Written by Etienne Dunn-Sigouin, postdoc at the Bjerknes Centre and the Geophysical Institute at the University of Bergen
During the winter, stratospheric winds form a fast moving vortex around the North Pole, roughly 10 kilometers above the surface, where commercial airplanes fly. On some days, rapidly growing waves that span thousands of kilometres disturb the polar vortex and can even destroy it. We collectively call these extreme stratospheric events.
The events impact the weather in the troposphere, the layer of the atmosphere where we live below, and are used by scientists to make better weather forecasts.
Scientists have debated the cause of extreme stratospheric events since the 1970s without consensus. Some theories argue tropospheric waves move upward into the stratosphere, break like to waves on a beach and disturb the polar vortex. Other theories argue that the stratospheric polar vortex can provide favourable conditions for waves to grow and destroy itself.
It is clear that stratospheric waves grow and disrupt the polar vortex, however, a key question remains: does the troposphere or stratosphere cause the events?
A new look at an old problem
New research, published in the Journal of the Atmospheric Sciences written by myself and a colleague at the University of Chicago, argues that the troposphere causes extreme stratospheric events.
We performed experiments using a simplified atmospheric model to understand events in the real world, similar to how scientists experiment with mice to understand humans.
Specifically, we forced the tropospheric waves to be similar to what happens during the events but let the stratospheric polar vortex free to evolve and vice versa. The goal was to see which experiment causes waves to grow in stratosphere.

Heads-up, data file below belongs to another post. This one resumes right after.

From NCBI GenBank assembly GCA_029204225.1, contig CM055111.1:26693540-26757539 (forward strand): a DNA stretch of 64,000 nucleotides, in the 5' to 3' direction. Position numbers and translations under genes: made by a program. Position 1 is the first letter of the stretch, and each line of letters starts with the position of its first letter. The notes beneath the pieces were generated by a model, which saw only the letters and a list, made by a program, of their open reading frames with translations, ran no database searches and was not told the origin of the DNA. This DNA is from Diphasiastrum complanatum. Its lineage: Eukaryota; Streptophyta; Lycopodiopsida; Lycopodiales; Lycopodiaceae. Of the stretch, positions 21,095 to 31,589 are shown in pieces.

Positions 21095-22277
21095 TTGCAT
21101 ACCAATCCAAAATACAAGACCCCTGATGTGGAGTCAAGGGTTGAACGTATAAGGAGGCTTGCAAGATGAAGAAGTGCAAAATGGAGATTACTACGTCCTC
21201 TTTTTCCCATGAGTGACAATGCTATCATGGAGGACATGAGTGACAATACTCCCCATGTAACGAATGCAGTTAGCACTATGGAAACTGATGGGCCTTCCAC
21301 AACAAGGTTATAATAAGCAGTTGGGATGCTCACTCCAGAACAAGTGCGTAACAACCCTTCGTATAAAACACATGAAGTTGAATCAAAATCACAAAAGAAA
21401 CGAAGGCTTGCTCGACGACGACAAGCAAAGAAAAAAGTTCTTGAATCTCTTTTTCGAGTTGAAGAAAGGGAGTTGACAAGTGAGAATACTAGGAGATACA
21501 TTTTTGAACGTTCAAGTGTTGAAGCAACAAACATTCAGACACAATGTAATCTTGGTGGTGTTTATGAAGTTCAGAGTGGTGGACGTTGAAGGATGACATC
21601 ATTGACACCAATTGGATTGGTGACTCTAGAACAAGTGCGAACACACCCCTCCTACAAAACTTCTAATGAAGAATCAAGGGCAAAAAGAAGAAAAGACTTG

The results are clear: the troposphere reproduces most of the events while the stratosphere does not supporting the view on the troposphere in the research debate.
The experiments are important because they overcome problems in previous research which tested only one piece of the puzzle (the troposphere or stratosphere), used models that are too simple (a fly instead of a mouse) or made conclusions based only on observations (correlation does not equal causation).
A guide towards improved weather forecasts
Weather forecasts tend to be better after extreme stratospheric events, but the events themselves are still hard to predict. Understanding the processes that cause the events could help extend the duration of better forecasts.
Our study suggests forecast centres should focus on improving the mechanisms producing tropospheric waves that move upward into the stratosphere, rather than focusing on the stratosphere itself, to improve weather forecasts.
Our results are important for Norway. A recent study suggests the February 12th 2018 event (pictured above) caused cold weather for several weeks afterwards resulting in above average snowfall and a record setting year for the Norwegian ski industry.
Dunn-Sigouin, E. and T. Shaw, 2020: Dynamics of Anomalous Stratospheric Eddy Heat Flux Events in an Idealized Model. J. Atmos. Sci., 77, 2187–2202, https://doi.org/10.1175/JAS-D-19-0231.1